# Publications by Type: Journal Article

We present a deep neural network (DNN)-based model (HubbardNet) to variationally find the ground state and excited state wavefunctions of the one-dimensional and two-dimensional Bose- Hubbard model. Using this model for a square lattice with M sites, we obtain the energy spectrum as an analytical function of the on-site Coulomb repulsion, U, and the total number of particles, N, from a single training. This approach bypasses the need to solve a new hamiltonian for each different set of values (U, N ). We show that the DNN-parametrized solutions are in excellent agreement with results from the exact diagonalization of the hamiltonian, and it outperforms the exact diagonalization solution in terms of computational scaling. These advantages suggest that our model is promising for efficient and accurate computation of exact phase diagrams of many-body lattice hamiltonians.

Quantum control is a ubiquitous research field that has enabled physicists to delve into the dynamics and features of quantum systems. In addition to steering the system, quantum control has delivered powerful applications for various atomic, optical, mechanical, and solid-state systems. In recent years, traditional control techniques based on optimization processes have been translated into efficient artificial intelligence algorithms. Here, we introduce a computational method for optimal quantum control problems via physics-informed neural networks (PINNs). We apply our methodology to open quantum systems by efficiently solving the state-to-state transfer problem with high probabilities, short-time evolution, and minimizing the power of the control. Furthermore, we illustrate the flexibility of PINNs to solve the same problem under changes in parameters and initial conditions, showing advantages in comparison with standard control techniques.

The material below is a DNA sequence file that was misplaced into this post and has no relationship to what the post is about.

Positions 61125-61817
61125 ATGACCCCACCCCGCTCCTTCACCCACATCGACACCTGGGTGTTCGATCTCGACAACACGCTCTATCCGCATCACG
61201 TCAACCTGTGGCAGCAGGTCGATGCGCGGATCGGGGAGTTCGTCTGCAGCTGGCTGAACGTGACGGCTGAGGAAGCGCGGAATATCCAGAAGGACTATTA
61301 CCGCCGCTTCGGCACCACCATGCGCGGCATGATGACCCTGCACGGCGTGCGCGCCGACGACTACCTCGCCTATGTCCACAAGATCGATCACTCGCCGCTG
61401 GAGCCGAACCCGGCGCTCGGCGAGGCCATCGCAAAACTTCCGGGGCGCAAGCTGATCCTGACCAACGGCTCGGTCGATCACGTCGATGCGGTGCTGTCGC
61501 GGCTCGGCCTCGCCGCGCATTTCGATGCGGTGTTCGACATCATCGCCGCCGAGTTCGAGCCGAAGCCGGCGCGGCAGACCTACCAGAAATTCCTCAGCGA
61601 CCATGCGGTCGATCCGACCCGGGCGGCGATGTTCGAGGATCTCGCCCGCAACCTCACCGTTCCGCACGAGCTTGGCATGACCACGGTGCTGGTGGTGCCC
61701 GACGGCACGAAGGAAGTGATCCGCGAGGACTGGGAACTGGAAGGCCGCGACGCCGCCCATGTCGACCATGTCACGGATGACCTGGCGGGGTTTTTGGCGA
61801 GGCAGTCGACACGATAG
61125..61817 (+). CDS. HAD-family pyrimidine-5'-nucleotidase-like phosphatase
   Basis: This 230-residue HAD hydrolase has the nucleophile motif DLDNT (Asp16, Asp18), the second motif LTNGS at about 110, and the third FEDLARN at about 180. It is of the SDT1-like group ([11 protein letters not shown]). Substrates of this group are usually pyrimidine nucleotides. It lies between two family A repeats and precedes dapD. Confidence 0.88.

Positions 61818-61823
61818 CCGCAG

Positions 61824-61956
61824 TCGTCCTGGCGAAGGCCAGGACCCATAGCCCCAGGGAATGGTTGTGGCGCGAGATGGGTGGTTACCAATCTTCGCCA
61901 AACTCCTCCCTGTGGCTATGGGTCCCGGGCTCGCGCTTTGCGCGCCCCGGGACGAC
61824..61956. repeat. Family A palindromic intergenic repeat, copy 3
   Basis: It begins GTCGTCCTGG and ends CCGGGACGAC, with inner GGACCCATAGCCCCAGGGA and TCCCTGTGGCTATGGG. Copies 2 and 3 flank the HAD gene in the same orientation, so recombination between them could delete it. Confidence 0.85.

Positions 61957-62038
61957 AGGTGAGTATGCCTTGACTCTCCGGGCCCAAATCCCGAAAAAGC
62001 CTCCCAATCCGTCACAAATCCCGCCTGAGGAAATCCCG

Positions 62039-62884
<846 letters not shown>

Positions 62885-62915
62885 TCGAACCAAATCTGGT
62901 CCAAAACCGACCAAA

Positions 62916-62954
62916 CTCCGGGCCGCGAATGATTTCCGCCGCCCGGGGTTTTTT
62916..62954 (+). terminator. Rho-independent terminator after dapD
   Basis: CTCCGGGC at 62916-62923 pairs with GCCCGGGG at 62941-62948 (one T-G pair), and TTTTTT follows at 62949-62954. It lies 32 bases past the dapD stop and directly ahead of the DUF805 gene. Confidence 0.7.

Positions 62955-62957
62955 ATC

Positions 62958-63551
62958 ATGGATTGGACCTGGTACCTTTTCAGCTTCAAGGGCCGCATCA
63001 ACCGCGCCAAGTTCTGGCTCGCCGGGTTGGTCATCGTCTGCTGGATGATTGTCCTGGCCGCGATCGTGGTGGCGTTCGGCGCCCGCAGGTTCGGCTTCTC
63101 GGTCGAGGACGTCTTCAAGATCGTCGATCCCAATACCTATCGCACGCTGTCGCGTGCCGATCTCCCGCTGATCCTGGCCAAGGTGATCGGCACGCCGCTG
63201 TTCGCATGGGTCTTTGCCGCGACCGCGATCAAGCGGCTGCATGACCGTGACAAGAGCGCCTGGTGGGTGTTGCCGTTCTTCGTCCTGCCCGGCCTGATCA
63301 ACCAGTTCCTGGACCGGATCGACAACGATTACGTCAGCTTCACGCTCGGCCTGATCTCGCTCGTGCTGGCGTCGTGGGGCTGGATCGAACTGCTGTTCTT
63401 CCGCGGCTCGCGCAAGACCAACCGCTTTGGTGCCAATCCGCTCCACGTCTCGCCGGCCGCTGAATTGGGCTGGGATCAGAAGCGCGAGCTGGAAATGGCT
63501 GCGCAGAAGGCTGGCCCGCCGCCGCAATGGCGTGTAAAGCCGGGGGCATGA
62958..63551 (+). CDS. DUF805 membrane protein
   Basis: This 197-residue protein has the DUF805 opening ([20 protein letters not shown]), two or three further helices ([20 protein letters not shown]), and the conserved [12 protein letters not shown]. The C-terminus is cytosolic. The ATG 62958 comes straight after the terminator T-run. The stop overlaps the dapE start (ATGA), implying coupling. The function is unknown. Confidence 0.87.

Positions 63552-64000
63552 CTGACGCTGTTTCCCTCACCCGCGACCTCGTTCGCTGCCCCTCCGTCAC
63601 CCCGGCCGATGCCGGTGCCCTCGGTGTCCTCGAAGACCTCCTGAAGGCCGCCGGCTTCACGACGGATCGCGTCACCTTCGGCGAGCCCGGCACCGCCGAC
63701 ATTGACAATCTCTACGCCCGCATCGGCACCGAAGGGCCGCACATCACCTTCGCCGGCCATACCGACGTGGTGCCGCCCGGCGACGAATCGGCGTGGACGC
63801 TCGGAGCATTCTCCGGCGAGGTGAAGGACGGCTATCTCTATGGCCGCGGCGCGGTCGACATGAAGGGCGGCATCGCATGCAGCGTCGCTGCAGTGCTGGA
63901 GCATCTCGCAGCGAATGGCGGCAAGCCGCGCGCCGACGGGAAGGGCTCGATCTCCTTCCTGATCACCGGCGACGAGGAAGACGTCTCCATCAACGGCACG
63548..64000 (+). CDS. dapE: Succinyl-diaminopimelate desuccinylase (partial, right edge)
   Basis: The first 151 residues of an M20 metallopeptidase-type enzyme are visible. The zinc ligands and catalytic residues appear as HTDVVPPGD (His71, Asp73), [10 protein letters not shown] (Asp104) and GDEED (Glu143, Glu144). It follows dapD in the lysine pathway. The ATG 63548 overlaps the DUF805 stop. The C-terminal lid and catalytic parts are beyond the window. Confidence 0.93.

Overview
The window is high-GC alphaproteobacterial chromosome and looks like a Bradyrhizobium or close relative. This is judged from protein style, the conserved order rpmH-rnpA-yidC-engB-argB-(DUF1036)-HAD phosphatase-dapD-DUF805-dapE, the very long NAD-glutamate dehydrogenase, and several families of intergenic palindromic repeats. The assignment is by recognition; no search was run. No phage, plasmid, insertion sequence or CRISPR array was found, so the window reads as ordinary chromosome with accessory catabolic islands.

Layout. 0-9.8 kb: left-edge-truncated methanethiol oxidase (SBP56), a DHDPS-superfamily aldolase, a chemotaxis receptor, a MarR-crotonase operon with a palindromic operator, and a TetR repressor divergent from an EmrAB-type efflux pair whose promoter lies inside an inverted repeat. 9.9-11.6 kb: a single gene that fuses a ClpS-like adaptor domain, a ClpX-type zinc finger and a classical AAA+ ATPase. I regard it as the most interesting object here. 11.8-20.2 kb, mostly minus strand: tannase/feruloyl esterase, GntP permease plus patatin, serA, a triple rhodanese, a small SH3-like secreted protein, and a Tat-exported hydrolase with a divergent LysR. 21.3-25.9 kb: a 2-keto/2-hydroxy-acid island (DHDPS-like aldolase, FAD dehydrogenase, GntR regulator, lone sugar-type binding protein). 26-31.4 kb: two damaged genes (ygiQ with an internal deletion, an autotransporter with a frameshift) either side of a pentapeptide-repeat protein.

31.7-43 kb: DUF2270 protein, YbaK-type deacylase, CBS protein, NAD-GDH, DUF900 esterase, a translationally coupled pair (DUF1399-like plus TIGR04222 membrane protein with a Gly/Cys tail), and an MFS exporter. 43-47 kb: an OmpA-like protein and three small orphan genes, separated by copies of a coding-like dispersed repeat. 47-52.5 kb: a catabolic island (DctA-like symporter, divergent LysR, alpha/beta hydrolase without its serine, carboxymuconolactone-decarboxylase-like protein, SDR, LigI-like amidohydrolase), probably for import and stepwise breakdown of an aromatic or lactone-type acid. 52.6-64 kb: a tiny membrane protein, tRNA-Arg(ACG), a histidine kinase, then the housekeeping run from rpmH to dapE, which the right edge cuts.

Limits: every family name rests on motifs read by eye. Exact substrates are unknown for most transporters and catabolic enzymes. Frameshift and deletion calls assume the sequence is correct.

There is a wave of interest in using physics-informed neural networks for solving differen-

tial equations. Most of the existing methods are based on feed-forward networks, while

recurrent neural networks solvers have not been extensively explored. We introduce a

reservoir computing (RC) architecture, an echo-state recurrent neural network capable

of discovering approximate solutions that satisfy ordinary differential equations (ODEs).

We suggest an approach to calculate time derivatives of recurrent neural network outputs

without using back-propagation. The internal weights of an RC are fixed, while only a lin-

ear output layer is trained, yielding efficient training. However, RC performance strongly

depends on finding the optimal hyper-parameters, which is a computationally expensive

process. We use Bayesian optimization to discover optimal sets in a high-dimensional

hyper-parameter space efficiently and numerically show that one set is robust and can

be transferred to solve an ODE for different initial conditions and time ranges. A closed-

form formula for the optimal output weights is derived to solve first-order linear equa-

tions in a one-shot backpropagation-free learning process. We extend the RC approach

by solving nonlinear systems of ODEs using a hybrid optimization method consisting of

gradient descent and Bayesian optimization. Evaluation of linear and nonlinear systems

of equations demonstrates the efficiency of the RC ODE solver.

There has been a wave of interest in applying machine learning to study dynamical systems. We present a Hamiltonian neural network that solves the differential equations that govern dynamical systems. This is an equation-driven machine learning method where the optimization process of the network depends solely on the predicted functions without using any ground truth data. The model learns solutions that satisfy, up to an arbitrarily small error, Hamilton’s equations and, therefore, conserve the Hamiltonian invariants. The choice of an appropriate activation function drastically improves the predictability of the network. Moreover, an error analysis is derived and states that the numerical errors depend on the overall network performance. The Hamiltonian network is then employed to solve the equations for the nonlinear oscillator and the chaotic H ́enon-Heiles dynamical system. In both systems, a symplectic Euler integrator requires two orders more evaluation points than the Hamiltonian network in order to achieve the same order of the numerical error in the predicted phase space trajectories.